Kids love those PB&Js, so buy organic if you can.
These delicious starchy potatoes often retain pesticides even after they are washed and peeled. Yes, really.
The USDA found that 81% of potatoes tested in 2006 contained pesticides even after being washed and peeled. Yuck.
A whopping 12 different pesticides have been detected in milk. Dairy cows are routinely fed hormones, antibiotics, and pesticide covered grains, which can all end up in your glass of milk. You should know that the higher the fat level of the milk, the higher the level of pesticides (so, skim has less than whole).
As a staple for toddlers' diets, parents need to be extra mindful!
Apples are an awesome source of fiber, especially if you eat the peel. The peel also has nutrients that may reduce your odds of getting cancer and heart disease, but it also is where pesticides can build up.
Apples are near the top of the high pesticide level list. They're also a kids favorite: Apples, apple juice, and applesauce are among the most common foods eaten by children ages 1 to 5, according to a USDA survey.
Strawberries are a super-food. The heart-shaped berries protect your heart, increase HDL (good) cholesterol, lower your blood pressure, and guard against cancer, but its thin skin makes it particularly vulnerable to pesticides.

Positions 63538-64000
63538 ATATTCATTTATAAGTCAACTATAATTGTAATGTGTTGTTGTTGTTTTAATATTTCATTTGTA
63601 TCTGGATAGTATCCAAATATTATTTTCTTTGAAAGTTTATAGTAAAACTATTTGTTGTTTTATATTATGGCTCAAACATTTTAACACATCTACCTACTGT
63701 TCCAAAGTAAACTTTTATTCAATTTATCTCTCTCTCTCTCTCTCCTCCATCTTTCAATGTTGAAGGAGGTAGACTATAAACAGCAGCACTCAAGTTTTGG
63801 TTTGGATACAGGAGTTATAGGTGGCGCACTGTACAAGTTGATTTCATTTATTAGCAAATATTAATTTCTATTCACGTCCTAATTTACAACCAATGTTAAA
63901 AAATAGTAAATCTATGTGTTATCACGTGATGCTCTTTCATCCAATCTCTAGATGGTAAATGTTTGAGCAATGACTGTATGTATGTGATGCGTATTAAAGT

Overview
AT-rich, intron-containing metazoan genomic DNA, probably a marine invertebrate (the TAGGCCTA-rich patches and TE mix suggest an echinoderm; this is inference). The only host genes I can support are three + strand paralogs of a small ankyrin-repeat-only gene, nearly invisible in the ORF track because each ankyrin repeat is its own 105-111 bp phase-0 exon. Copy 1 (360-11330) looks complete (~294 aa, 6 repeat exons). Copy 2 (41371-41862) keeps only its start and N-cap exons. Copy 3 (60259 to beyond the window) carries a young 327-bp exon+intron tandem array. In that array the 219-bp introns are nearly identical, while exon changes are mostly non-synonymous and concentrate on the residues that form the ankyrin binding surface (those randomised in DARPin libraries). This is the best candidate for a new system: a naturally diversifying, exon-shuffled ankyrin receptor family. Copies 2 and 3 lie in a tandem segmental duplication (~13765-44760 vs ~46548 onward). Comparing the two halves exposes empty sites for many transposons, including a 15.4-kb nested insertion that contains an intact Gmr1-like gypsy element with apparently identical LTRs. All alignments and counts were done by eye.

In fact, up to 13 pesticides have been detected on conventional strawberries, according to Environmental Working Group.
Think about a spinach leaf. It has plenty of surface area for pesticides to cover. A USDA study found 58 pesticide residues are usually contained in spinach, and more than 83% of spinach contains pesticides.
They are sprayed with more than 20 kinds of pesticides before being tossed in our salads and sauteed for our omelets.
Grapes are another low-calorie snack or dessert, with one cup containing just 104 calories. The fruit is also packed with vitamins C and K. However, about 86% of conventional grapes contain pesticides. And it's pretty hard to peel a grape.
Since grapes ripen fast, tend to mold, and attract insects, growers apply various chemicals on them multiple times. Try to avoid imported grapes --especially from Chile-- because they often have higher pesticide residues.
That crunchy, low-calorie vegetable with vitamins A, C, and K, folate, potassium, and manganese is best when organic. The celery stalks are very porous, so they keep the pesticides they're sprayed with which could be up to 13 different kinds.
Go organic for this one! Made of 95% water, cucumbers contain unique polyphenols and other compounds that can help reduce your risk of chronic diseases and much more. But, the waxes (many petroleum-based) used to make the skin shiny and withstand the long trip to the supermarket unscarred, also tends to hold chemicals.
Cucumbers were ranked the 12th most contaminated food and the second in cancer risk due to their pesticide content, according to the Environmental Working Group, and tops our list of the 10 foods to buy organic.